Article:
This 18-Year-Old’s Journey To The Metropolitan Museum Of Art Is Just The Inspiration We Need
How many of us can say that we’ve accomplished our life goal by the age of 18? Not many. But that is the case for Cliffanie Forrester whose painting is now hanging in the Metropolitan Museum of Art.
Forrester, who recently graduated from a Brooklyn high school, rediscovered a photo she’d taken on a trip to Uganda a few years back. Her art teacher, Maria Jimenez, encouraged her to paint the photograph and submit it into the P.S. Art program. Select students’ work would be displayed at the Met.
Forrester’s painting titled Uganda was not only selected, among other students, she won a $1,000 scholarship for her work as well.
When she learned that her piece had been selected, she tweeted.
The tweet went viral and, according to Fusion, in the eight days since she tweeted a photo of her work, it had already been viewed by 2.9 million people worldwide. 2.9 million is almost half of all the people who visit the Met in an entire year.
And while Forrester’s story of getting her painting in this prestigious place is a story all on it’s own, it’s the journey behind this moment and what it means to her that is so inspirational.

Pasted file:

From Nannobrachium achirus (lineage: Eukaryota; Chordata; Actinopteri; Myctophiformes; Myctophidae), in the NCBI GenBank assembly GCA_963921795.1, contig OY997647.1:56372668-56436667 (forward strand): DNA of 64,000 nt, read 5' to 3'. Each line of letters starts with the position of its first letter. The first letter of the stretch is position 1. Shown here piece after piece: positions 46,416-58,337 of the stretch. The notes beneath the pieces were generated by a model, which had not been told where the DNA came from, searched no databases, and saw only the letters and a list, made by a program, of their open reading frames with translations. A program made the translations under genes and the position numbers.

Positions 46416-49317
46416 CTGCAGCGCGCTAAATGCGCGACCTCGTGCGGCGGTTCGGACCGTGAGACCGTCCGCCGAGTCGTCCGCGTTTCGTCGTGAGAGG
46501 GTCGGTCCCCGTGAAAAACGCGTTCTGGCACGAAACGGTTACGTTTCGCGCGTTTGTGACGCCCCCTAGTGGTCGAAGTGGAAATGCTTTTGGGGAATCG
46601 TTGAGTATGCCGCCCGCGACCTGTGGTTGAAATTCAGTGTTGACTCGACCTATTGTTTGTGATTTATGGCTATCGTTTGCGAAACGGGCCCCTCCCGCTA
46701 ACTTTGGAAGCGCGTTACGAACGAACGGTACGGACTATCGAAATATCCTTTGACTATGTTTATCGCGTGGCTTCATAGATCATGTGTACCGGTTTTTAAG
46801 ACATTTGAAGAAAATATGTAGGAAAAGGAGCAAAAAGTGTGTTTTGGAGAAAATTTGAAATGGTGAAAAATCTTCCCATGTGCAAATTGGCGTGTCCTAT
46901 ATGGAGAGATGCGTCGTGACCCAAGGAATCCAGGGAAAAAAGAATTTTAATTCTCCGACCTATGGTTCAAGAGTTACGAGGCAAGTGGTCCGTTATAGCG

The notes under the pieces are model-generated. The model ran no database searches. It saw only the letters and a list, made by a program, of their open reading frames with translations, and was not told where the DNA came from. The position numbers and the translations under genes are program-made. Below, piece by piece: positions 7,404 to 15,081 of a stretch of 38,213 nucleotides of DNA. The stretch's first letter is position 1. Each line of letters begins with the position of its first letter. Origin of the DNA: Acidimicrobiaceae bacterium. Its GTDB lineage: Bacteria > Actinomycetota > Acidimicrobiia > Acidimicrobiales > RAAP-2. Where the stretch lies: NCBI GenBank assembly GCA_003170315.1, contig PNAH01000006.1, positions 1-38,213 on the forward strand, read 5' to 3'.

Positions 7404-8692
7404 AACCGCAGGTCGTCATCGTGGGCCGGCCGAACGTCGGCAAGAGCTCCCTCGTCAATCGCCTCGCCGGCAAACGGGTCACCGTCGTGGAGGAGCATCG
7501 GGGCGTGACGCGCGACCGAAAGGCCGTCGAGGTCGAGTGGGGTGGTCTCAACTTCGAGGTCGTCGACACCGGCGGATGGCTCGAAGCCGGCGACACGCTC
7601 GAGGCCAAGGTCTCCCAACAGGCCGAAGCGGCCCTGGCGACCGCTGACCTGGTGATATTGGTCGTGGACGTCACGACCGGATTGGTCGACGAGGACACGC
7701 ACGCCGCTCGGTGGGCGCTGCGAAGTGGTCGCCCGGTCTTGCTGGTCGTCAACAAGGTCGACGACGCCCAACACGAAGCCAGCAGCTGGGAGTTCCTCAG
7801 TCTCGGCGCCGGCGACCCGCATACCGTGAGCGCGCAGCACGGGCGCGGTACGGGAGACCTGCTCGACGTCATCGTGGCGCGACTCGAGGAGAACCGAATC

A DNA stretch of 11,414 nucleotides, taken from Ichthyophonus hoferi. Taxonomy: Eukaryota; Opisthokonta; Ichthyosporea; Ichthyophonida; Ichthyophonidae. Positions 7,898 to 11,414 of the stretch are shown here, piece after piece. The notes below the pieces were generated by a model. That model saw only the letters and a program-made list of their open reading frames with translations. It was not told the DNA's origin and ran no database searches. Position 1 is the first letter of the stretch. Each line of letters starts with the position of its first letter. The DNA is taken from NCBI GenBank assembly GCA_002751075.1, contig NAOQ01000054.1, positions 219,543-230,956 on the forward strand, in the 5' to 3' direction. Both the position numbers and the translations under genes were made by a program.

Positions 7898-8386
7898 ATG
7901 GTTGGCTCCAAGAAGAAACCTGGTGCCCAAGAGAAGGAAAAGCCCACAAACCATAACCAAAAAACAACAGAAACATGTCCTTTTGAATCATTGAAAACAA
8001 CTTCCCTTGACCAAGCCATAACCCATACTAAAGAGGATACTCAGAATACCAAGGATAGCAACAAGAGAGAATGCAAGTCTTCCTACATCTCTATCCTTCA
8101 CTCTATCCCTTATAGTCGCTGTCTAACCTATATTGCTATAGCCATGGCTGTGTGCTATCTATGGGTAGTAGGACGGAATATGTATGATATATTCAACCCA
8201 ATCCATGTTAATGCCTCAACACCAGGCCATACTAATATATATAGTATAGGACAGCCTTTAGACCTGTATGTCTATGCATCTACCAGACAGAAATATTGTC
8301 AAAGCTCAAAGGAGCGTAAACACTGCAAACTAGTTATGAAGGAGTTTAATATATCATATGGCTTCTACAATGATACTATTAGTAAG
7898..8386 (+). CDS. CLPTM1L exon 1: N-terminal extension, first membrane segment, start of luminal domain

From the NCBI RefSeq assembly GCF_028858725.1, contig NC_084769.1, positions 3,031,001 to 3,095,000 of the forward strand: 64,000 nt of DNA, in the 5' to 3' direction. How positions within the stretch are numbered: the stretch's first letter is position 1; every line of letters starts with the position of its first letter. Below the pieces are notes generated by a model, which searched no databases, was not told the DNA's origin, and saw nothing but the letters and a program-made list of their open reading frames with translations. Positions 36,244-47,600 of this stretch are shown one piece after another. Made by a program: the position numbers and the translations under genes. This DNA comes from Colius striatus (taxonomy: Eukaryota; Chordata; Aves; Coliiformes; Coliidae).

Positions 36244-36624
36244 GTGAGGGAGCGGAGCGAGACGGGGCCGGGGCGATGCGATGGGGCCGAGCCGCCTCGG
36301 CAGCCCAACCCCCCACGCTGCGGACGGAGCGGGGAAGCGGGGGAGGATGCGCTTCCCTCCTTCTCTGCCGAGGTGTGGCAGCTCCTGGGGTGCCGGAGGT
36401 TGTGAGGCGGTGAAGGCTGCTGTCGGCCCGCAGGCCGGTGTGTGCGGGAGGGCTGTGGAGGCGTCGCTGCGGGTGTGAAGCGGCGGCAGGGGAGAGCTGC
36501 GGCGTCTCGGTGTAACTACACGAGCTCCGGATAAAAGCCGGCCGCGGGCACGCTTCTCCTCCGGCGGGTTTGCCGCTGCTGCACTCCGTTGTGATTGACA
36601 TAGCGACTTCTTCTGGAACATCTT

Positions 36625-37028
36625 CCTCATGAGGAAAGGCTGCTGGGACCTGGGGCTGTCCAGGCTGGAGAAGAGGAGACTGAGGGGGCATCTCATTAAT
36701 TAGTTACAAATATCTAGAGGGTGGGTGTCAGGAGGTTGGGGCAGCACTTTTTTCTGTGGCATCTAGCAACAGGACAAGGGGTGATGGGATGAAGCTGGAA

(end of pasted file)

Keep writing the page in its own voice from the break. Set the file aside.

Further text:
In a recent interview with Fusion, they asked Forrester what it meant to have her work go viral.
“It made me feel really good to get noticed on social media, especially as a person of color. It felt really good to hear people telling me that they felt inspired by me, that I made them feel like they could accomplish anything, that they’re going to set bigger goals. It felt good to know that other African-Americans and people of color were inspired by me and that I helped them feel like they could accomplish anything they put their minds to.”
Forrester knows that to be true after being denied admission at the Savannah College of Art and Design.
“I ended up not getting into SVA or the Savannah College of Art and Design, which really discouraged me. I was really confident I could get in, but finding out I didn’t brought me down to a depressed place where I didn’t want to paint anymore. But since my painting got into the Met, I’ve felt really encouraged. It doesn’t end here. I just can’t give up.”
Now that she has the type of exposure many artists would die for, school is not necessarily a requirement. At this point, I’m sure there are plenty of artists who would be willing to work with her. She should just keep working, keep grinding and I’m sure this won’t be the last time her work receives this type of attention.
Forrester offered this advice for other young artists of color who are pursuing a similar dream.
“Well, the only thing I could really say is don’t be discouraged. And when you’re discouraged, always stay true to who you are. Also, don’t compare yourself to other artists—I used to do that when I was a junior or sophomore. I would spend time comparing myself, like, “Why can’t I do that? Why can’t I do this?” But it just takes determination to achieve those goals you want. You can do and be anything you want to.”
P.S. Art 2016: Celebrating the Creative Spirit of NYC Kids will run until October 23.